February 22, 2018

Remote Area Medical 

In June of 1993, I volunteered for my first Remote Area Medical (RAM) clinic in Union County Tennessee. Early that Saturday morning RAM founder Stan Brock and another volunteer showed up in an old pickup truck with two well-worn dental chairs in the back, and moved them into the basement conference room of the local Health Department.

Dental Volunteers used their own instruments and disposable supplies to provide extractions, fillings, and cleanings while the Volunteer Optometrists did eye exams in the room next door and dispensed second-hand eyeglasses provided by the local Lions Club.

In the early days, much of RAM’s focus was on poor communities outside the U.S., in places like Guatemala, Honduras, Mexico, Guyana, and others. American Expeditions took place in small isolated areas of rural Appalachia. While we still provide relief in dozens of distant places, most of RAM’s resources are now directed toward helping to alleviate the healthcare crisis in the U.S.

As an aviation-based International Relief Organization, Remote Area Medical relies on its aircraft to deliver food, medical supplies and doctors to provide help in hard to reach places.

Our flagship DC-3 carried troops into battle during the Normandy invasion of WWII and it’s smaller brother, the 1956 Beech 18 (twin beech) cargo plane in our fleet, have both been instrumental in providing medical/dental care and disaster relief throughout the world. Two modern Cessna Caravan Cargo planes donated by FedEx do most of our heavy lifting now. In addition to their regular duties delivering supplies and equipment for RAM missions, they have also recently been used to rescue displaced animals from disasters in Texas and Florida. One of our Cessna 206’s provides ongoing air ambulance services from our base in Guyana, while the other recently air dropped 45,000 prepackaged meals to isolated areas of Haiti devastated by Hurricane Matthew. Land-based operations are supported by a fleet of box trucks including four eyeglass labs, each equipped to provide more than 300 pairs of custom eyeglasses per day. “RAM One” is our double deck race car transporter that carries dental equipment on the upper level and frames, lenses and lens grinders used to make eyeglasses downstairs. In addition to the mobile dental services, our in-house dental lab provides 20 sets of dentures and/or partials every month from RAM Headquarters in Rockford Tennessee. RAM also works with at-risk kids in our RAM Ranger Camps in Guyana, Blaine Tennessee, and Pine Ridge Indian Reservation.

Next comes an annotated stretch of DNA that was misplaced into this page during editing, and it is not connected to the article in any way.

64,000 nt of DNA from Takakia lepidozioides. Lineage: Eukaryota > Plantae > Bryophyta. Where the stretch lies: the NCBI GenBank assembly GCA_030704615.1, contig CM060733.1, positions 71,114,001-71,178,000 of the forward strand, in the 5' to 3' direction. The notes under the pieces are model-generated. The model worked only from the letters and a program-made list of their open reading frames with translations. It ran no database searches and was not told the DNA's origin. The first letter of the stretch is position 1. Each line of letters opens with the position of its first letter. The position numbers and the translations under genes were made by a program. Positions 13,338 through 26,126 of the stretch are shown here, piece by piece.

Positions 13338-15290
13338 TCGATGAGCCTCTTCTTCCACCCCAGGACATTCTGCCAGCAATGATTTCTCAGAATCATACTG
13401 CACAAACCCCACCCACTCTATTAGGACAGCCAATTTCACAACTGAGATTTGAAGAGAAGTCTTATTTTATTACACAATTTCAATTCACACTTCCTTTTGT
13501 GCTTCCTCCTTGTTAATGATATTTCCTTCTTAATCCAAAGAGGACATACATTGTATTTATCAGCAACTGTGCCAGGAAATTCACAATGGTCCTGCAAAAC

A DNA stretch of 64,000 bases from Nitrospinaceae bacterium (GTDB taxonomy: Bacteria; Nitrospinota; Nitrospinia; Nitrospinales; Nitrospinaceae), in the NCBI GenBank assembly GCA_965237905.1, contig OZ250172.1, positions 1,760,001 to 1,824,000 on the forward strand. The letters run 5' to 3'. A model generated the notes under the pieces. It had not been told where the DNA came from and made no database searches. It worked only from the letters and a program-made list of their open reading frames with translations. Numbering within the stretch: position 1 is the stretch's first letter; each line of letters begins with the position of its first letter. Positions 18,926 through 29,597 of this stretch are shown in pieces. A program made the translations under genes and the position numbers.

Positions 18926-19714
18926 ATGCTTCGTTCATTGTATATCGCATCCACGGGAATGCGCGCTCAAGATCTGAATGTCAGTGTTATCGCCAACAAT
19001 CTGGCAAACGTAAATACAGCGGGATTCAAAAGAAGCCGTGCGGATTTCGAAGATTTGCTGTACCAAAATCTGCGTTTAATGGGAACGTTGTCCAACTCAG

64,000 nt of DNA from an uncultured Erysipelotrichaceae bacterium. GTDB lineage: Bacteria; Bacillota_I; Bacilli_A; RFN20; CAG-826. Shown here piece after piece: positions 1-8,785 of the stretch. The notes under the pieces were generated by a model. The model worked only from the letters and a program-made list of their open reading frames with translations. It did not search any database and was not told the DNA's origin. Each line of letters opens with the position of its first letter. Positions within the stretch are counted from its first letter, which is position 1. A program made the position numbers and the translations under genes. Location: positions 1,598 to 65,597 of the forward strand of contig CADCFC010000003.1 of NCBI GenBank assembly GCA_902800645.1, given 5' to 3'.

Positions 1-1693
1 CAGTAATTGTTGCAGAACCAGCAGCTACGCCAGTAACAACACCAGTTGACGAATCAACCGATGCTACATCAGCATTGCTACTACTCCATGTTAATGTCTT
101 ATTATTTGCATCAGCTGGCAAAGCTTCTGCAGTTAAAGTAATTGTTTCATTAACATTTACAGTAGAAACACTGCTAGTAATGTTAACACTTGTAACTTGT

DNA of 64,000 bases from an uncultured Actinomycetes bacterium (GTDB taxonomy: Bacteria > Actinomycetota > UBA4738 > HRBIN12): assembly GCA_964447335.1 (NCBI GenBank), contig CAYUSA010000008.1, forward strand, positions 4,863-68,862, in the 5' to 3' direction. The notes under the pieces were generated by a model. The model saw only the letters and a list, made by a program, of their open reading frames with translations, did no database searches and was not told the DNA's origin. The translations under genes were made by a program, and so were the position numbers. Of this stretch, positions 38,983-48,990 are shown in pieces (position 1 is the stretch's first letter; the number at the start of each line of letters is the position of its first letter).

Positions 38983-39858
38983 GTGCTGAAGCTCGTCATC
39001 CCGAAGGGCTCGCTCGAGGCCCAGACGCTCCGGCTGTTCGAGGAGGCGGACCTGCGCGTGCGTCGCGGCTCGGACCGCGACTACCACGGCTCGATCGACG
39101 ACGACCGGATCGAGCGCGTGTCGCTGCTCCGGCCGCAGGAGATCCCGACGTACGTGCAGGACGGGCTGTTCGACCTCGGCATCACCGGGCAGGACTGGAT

Over the last 25 years my wife Laurel, a Critical Care Nurse, and I have participated in numerous expeditions. The smallest one I remember was our clinic in Atka Alaska. We were the only two volunteers, arriving on Atka, a small speck on the Bering Sea, after flying 20 plus hours from our home base in Tennessee. It was a beautiful place and we enjoyed treating the 60 or so inhabitants, hearing the stories about the history of the island and seeing the reindeer imported to provide food for the people who live there. It was also interesting to work with an Alaskan mid-level Provider (DHAT).

Another fascinating expedition was our visit to the Uintah and Ouray Indian Reservation in Fort Duchesne Utah. The folks we treated were very nice and eager to share stories of their past and their traditions. The weekend clinic started with a traditional prayer including burning sage incense by the local medicine man, ending with a dinner of “Indian Tacos.”

Interestingly enough, I shared this story at a MOM Clinic a few months later and the dental lab technician at the dinner table with us knew the medicine man. He was his best friend during his time in the military!

In 2010, RAM’s Disaster Relief team landed in Port Au Prince within hours of the devastating 7.0 magnitude earthquake to provide food, water, and medical care. A few months later we returned to a small village north of Port Au Prince that had become the epicenter of a Cholera outbreak. We used RAM’s DC-3 airplane to air drop supplies and non-medical personnel into the village while the less courageous of us hiked up the mountain. Our medical team included an Ophthalmologist, Pediatrician, Internal Medicine Specialist, Nurse Practitioner and an Infectious Disease Doctor. The Medical Team treated folks for everything from aches and pains to childhood diseases, fractures, and even Cholera.

The dental team was my wife and me. We did fillings, cleanings, and extractions. The non-medical Volunteers rebuilt the road into the village that had been damaged by the earthquake and cleared a landing strip to provide air ambulance service to the area. Dateline NBC sent a video crew headed by Ann Curry to film the expedition. The full story aired on NBC as an hour-long special titled “Rescue in the Mountains.”

In February 2018, RAM held its 900th Expedition in Knoxville Tennessee. 1865 people received care thanks to the generosity of more than 1200 Volunteers.

Last year alone RAM Volunteers provided $13,550,650 in care, helping 42,072 people in need in 85 separate operations.

My favorite thing about Remote Area Medical is that even after 25 years, I look forward to spending weekends as a Volunteer helping people who would not have access to care without us!

Submitted by: Dr. John C. Osborn 

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